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Arizona lawyer who wants to vote here loses his appeal

An Arizona lawyer who also belongs to the State Bar of California and wants to run for and vote in its elections lost again last month — for the third time.

A three-judge panel of the California Court of Appeal ruled unanimously that the statutes governing elections for the bar’s board of governors are constitutional.

Louis J. Hoffman, a patent specialist who practices in Scottsdale, Ariz., had argued that he has a fundamental right to vote for bar officers because he is an active member of the State Bar of California. But the court said Business & Professions Code §§6015 and 6018, which require that attorneys maintain their principal place of business in California in order to vote in bar elections, violate neither the equal protection or free speech protections of either the federal or state constitutions.

“The in-state principal office requirement set forth in §§6015 and 6018 advances California’s worthy interests in fostering local participation in the practice of law; recognizing and addressing issues unique to the diverse districts in this state; and promoting and preserving the effective regulation of California’s legal profession by valuing the investment of constituents who regularly practice here,” wrote Justice Timothy A. Reardon.

Justices Laurence Kay and Maria Rivera concurred.

Hoffman, represented by Boalt Hall law professor Stephen Barnett, had characterized the matter as a right to vote case, arguing that because he has the same obligations and pays the same dues as California bar members who practice in the state, he should be able to vote in bar elections.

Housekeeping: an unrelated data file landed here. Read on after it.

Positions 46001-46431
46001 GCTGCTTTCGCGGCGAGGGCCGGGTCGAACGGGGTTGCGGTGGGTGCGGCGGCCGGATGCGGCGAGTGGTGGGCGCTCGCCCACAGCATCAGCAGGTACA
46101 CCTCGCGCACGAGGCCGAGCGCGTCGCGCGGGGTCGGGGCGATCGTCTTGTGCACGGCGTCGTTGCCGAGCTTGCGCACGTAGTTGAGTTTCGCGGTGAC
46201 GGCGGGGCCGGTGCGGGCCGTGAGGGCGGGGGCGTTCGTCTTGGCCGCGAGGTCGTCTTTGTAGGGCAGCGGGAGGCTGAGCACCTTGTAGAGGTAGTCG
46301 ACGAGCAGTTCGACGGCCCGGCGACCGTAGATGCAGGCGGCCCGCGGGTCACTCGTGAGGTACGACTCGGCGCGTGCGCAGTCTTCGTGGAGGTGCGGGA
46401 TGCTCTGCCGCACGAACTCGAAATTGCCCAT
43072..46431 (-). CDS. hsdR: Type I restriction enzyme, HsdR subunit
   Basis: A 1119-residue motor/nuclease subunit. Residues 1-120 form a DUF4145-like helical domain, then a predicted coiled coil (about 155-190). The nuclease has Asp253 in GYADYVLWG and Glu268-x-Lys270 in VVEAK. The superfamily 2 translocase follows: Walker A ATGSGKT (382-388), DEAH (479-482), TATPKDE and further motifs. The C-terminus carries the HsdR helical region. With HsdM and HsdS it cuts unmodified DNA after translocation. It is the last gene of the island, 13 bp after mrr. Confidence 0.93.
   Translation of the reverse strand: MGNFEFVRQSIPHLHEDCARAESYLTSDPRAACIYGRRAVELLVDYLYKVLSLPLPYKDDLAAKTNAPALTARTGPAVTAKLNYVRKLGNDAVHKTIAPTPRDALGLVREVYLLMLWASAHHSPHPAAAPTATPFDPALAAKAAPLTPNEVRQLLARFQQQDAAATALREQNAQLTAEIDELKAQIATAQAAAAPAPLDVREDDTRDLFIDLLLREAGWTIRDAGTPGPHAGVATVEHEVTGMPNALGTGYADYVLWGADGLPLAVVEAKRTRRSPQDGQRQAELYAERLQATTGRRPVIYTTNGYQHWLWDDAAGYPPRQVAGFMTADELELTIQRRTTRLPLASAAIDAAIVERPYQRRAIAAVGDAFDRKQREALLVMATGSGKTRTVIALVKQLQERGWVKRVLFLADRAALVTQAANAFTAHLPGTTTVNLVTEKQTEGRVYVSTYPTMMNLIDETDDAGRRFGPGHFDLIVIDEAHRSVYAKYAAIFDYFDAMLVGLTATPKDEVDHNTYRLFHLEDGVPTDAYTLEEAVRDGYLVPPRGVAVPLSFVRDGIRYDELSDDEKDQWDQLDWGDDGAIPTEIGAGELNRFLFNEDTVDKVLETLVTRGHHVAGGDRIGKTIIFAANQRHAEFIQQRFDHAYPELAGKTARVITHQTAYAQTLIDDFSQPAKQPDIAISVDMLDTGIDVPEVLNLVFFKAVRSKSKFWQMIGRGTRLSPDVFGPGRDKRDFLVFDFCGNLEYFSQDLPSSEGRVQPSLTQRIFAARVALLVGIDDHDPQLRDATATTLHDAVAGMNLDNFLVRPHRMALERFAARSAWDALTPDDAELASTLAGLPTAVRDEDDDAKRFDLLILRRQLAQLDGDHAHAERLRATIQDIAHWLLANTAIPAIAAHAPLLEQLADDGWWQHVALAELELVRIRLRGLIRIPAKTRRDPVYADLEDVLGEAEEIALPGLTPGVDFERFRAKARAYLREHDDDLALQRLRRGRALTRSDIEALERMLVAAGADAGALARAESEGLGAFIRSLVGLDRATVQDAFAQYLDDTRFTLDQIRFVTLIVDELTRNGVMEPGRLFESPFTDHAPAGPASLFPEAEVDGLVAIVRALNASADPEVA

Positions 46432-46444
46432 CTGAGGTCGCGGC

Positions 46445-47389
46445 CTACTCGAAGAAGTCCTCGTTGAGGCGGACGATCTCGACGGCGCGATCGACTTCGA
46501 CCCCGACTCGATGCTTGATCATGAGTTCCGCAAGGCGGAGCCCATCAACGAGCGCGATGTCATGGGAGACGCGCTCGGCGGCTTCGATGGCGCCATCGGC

To Hoffman’s contention that the court must apply a strict scrutiny test to his equal protection argument, Reardon wrote, “We reject this claim and, testing instead for a rational basis, determine that the statutes survive constitutional inspection.” The court also found no constitutional basis for any free speech claim.

Barnett, who has sued or threatened to sue the State Bar several times in recent years, first filed the lawsuit in federal court in February 2002, arguing that the rules governing bar elections are unconstitutional. After Judge Saundra Armstrong Brown rejected all his arguments, Barnett refiled the case in state court, challenging the election provisions as unconstitutional under state law.

The Superior Court denied his petition in January.

Fewer than 20 percent of eligible voters typically vote in any election for the Board of Governors.

Bar lawyers argued that the right to vote doesn’t apply to State Bar elections because although the bar is a governmental entity, it does not exercise sovereign powers, a position the court accepted. Conceding that the bar “has a large measure of self-government,” Reardon said that nonetheless, the California Supreme Court retains “inherent and primary regulatory power” over admissions and discipline, and other programs are mandated by the legislature. “It is evident the State Bar is a limited, special-purpose unit of state government,” Reardon wrote.

The court also agreed with bar attorney James Wagstaffe that the one person-one vote rule does not apply to a state bar and that imposing a geographical restriction on voting is proper.

“Reserving the right to vote to those who practice regularly here and thus are most affected by the State Bar’s regulation of the profession is akin to reserving the vote on municipal affairs to those residing within the municipality’s borders, notwithstanding direct and indirect impacts on nonresidents,” Reardon wrote.

Despite the clear victory for the bar, the judges said the lawsuit raised policy questions that could lead to eventual changes in the in-state principal office requirement, given the mobile nature of legal practice and high-tech communication advances that encourage multijurisdictional practice.

“We can contemplate a day when the State Bar’s multijurisdictional task force, some other committee of the State Bar, the board or the legislature itself takes up the issue and puts it to rigorous examination.”

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